Saturday, May 15, 2010


Diorite is a grey intermediate intrusive igneous rock composed mainly of plagioclase feldspar, biotite, hornblende, and/or pyroxene. It may contain small amounts of quartz, microcline and olivine. Zircon, apatite, sphene, magnetite, ilmenite and sulfides occur as accessory minerals. Diorite has about the same structural properties as granite but, perhaps because of its darker color and more limited supply, is rarely used as an ornamental and building material. It is one of the dark gray rocks that is sold commercially as black granite. When olivine and more iron-rich augite are present, the rock grades into ferrodiorite, which is transitional to gabbro. The presence of significant quartz makes the rock type quartz-diorite (>5% quartz) or tonalite (>20% quartz), and if orthoclase (potassium feldspar) is present at greater than ten percent the rock type grades into monzodiorite or granodiorite.

Diorite has a medium grain size texture, occasionally with porphyry. Diorite is very hard, making it difficult to carve and work with. It has been used as structural stones and pavement cobblestones. It has also been used for statuary, and can take a high polish. Diorites may be associated with either granite or gabbro intrusions, into which they may subtly merge. Diorite results from partial melting of a mafic rock above a subduction zone. It is commonly produced in volcanic arcs, and in cordilleran mountain building such as in the Andes Mountains as large batholiths. The extrusive volcanic equivalent rock type is andesite.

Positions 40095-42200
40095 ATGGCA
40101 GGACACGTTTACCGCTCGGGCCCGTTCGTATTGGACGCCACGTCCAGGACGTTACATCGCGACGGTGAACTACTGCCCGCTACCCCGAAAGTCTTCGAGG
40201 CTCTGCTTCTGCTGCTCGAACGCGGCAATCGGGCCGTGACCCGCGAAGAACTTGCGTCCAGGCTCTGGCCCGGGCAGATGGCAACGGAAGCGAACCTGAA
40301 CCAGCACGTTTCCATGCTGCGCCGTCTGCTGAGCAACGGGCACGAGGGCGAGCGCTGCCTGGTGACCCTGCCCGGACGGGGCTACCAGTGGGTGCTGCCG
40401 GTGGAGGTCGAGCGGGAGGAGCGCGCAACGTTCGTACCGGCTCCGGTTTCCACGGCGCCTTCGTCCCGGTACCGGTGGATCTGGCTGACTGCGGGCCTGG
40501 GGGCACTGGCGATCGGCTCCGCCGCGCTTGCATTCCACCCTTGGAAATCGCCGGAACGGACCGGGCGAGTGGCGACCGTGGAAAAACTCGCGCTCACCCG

Diorites are truly igneous; they have crystallized from molten material. Occassionally, we find others that are products of reactions between magma and included fragments of foreign rock (xenoliths). Many have been chemically transformed (metasomatized) in the solid state from some pre-existing rock, such as gabbro, by the loss of certain constituent atoms and the gain of others.